Only Half of Adults With Familial Hypercholesterolemia on Statins
Higher statin use was associated with older age, having diabetes or hypertension, and a history of early ASCVD, among other factors.
HealthDay News — Only about 50 percent of adults with familial hypercholesterolemia (FH) are on statin therapy, and approximately 30 percent of those are taking high-intensity statins, according to a study published online March 26 in Circulation.
Emily M. Bucholz, M.D., Ph.D., M.P.H., from Harvard Medical School in Boston, and colleagues estimated the prevalence rates of self-reported screening, awareness, and statin therapy among 42,471 U.S. adults with FH and with severe dyslipidemia.
The researchers found that the estimated U.S. prevalence of definite/probable FH and of severe dyslipidemia was 0.47 and 6.6 percent, respectively.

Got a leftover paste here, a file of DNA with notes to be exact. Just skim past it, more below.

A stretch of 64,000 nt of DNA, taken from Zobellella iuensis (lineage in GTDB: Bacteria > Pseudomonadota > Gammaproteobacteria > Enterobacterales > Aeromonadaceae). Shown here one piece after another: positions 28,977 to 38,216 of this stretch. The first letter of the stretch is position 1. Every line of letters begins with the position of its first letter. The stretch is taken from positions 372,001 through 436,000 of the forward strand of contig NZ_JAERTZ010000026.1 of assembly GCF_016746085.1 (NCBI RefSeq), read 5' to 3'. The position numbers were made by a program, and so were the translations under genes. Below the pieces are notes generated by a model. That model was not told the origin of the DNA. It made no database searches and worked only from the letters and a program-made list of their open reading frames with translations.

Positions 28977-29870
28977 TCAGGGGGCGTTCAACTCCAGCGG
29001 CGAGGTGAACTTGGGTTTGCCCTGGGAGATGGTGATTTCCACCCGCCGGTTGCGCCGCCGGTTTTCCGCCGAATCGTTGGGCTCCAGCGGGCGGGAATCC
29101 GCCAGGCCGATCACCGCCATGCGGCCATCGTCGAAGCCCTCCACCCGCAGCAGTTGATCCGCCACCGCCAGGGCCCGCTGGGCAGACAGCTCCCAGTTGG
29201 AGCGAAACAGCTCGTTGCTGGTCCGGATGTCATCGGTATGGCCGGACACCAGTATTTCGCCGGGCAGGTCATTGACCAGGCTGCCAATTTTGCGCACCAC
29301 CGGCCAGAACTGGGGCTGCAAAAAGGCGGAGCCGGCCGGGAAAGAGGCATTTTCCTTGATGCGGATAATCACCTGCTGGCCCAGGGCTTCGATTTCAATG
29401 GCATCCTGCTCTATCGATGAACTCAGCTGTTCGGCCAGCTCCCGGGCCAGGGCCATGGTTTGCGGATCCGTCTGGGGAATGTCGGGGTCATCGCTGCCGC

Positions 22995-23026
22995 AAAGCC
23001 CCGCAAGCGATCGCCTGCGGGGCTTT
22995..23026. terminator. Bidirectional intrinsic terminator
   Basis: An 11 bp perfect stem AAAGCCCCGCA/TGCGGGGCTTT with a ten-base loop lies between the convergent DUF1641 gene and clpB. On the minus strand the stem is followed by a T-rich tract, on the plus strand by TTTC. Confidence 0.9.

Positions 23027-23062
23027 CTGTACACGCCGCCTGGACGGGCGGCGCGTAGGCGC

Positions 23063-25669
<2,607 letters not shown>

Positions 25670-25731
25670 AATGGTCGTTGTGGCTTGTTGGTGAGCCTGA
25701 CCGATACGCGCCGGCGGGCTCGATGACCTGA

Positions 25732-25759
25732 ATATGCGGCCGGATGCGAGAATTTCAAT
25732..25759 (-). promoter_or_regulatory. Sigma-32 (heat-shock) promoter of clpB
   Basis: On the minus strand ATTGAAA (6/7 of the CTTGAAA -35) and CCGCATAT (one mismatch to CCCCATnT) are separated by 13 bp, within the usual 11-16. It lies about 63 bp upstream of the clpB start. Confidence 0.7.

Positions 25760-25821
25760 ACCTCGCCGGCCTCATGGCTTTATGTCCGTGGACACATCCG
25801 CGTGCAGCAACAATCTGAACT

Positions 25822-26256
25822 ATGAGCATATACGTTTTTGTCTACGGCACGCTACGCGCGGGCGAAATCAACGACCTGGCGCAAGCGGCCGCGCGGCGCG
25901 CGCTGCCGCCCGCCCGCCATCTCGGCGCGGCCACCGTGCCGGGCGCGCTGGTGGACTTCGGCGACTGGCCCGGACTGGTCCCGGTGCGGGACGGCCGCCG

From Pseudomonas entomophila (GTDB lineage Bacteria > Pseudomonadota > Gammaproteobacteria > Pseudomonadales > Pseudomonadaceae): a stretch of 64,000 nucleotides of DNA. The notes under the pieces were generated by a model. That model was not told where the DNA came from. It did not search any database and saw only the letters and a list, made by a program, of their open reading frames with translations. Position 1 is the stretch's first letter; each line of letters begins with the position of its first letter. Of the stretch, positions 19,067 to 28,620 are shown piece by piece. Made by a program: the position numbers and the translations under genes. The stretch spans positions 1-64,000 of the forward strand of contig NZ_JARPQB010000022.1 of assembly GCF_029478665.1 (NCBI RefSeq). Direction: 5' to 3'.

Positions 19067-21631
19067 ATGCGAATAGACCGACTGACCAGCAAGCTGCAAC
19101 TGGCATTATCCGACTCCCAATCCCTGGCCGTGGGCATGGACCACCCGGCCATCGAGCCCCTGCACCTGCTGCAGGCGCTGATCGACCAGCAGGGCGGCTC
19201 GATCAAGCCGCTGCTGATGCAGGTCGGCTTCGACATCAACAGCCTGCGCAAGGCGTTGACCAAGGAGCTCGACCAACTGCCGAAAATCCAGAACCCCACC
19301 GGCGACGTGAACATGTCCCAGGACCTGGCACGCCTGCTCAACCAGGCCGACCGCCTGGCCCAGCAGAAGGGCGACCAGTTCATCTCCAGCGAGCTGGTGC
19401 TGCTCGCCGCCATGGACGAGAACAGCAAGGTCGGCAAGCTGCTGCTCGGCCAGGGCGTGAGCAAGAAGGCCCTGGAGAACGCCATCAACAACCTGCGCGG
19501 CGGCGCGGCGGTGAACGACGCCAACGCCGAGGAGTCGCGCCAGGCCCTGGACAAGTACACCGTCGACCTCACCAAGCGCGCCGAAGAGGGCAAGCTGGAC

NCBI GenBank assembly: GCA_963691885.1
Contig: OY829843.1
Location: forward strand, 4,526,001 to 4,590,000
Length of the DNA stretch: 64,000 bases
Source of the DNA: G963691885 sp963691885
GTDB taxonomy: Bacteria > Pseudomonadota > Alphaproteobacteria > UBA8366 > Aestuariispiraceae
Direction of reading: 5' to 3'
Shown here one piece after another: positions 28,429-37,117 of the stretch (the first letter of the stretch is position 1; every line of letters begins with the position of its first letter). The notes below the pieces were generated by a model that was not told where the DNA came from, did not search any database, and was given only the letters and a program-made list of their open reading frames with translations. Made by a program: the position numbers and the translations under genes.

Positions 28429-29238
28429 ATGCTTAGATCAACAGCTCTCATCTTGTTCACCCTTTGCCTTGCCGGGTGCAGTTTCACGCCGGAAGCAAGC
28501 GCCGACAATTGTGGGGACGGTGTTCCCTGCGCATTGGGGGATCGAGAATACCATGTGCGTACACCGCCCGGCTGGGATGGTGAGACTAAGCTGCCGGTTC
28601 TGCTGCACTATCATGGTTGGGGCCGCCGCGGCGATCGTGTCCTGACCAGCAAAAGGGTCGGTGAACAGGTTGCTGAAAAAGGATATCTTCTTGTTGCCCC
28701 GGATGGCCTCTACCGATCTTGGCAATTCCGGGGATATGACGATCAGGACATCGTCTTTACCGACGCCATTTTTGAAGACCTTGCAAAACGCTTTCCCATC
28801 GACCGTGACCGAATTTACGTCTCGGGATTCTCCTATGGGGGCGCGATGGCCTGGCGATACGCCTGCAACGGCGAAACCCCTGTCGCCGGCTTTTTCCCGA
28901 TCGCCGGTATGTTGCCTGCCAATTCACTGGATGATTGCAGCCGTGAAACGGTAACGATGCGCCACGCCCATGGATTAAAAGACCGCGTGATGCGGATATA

Among adults with definite/probable FH or severe dyslipidemia, the frequency of cholesterol screening and awareness was high (>80 percent); statin use was uniformly low among adults with definite/probable FH and with severe dyslipidemia (52.3 and 37.6 percent, respectively). Of those with definite/probable FH on statins, only 30.3 percent were taking a high-intensity statin. Over time, there was an increase in the prevalence of statin use in adults with severe dyslipidemia (from 29.4 to 47.7 percent); however, the trend was no faster than that in the general population (from 5.7 to 17.6 percent). Higher statin use was seen in association with older age, health insurance status, having a usual source of care, diabetes mellitus, hypertension, and having a personal history of early atherosclerotic cardiovascular disease.
"This study highlights an imperative to improve the frequency of cholesterol screening and statin prescription rates to better identify and treat this high-risk population," the authors write.